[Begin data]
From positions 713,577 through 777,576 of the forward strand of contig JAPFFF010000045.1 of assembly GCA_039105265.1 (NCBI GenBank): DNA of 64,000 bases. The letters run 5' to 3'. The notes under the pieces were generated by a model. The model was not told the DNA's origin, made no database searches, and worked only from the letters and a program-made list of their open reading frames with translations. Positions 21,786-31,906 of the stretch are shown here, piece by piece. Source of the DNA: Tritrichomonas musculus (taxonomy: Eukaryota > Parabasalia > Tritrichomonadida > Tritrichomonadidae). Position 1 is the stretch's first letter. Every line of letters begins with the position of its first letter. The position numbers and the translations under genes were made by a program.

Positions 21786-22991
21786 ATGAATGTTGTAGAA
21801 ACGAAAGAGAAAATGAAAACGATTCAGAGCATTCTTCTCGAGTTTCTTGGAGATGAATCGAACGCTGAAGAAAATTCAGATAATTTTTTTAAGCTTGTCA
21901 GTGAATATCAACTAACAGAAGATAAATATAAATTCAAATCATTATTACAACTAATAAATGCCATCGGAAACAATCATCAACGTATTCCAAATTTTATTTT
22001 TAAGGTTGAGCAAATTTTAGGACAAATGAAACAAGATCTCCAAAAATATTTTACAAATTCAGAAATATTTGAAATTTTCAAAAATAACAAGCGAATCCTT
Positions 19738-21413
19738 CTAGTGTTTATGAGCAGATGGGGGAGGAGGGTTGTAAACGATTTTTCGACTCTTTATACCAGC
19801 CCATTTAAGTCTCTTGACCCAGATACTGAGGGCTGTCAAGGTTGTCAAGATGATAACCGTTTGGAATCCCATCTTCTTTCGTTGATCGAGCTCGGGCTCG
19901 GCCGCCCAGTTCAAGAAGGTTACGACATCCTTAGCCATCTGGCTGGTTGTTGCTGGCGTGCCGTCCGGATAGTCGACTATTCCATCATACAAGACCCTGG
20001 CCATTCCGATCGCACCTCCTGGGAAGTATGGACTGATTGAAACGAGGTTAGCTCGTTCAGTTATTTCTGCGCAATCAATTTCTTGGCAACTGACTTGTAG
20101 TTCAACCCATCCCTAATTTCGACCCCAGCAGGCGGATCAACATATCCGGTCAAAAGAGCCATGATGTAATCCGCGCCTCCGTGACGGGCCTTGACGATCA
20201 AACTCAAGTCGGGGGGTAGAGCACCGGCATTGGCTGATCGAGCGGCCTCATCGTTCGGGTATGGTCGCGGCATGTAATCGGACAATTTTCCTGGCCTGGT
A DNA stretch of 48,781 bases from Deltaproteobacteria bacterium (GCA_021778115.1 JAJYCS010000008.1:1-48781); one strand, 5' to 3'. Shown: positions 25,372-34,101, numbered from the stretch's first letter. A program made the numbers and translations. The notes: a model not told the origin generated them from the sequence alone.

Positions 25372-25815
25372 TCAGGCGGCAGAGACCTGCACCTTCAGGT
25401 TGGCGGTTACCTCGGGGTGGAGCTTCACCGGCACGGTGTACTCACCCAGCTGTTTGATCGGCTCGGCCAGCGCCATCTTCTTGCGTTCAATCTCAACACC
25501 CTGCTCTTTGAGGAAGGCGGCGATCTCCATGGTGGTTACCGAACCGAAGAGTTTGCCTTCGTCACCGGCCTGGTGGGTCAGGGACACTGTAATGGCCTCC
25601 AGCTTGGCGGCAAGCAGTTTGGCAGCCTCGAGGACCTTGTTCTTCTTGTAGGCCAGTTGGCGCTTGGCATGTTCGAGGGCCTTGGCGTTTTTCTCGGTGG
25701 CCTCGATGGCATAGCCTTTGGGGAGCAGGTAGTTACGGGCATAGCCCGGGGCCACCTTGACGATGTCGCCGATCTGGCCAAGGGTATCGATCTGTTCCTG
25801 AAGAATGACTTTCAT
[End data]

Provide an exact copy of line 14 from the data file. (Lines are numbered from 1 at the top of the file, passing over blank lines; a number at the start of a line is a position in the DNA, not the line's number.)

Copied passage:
A DNA stretch of 48,781 bases from Deltaproteobacteria bacterium (GCA_021778115.1 JAJYCS010000008.1:1-48781); one strand, 5' to 3'. Shown: positions 25,372-34,101, numbered from the stretch's first letter. A program made the numbers and translations. The notes: a model not told the origin generated them from the sequence alone.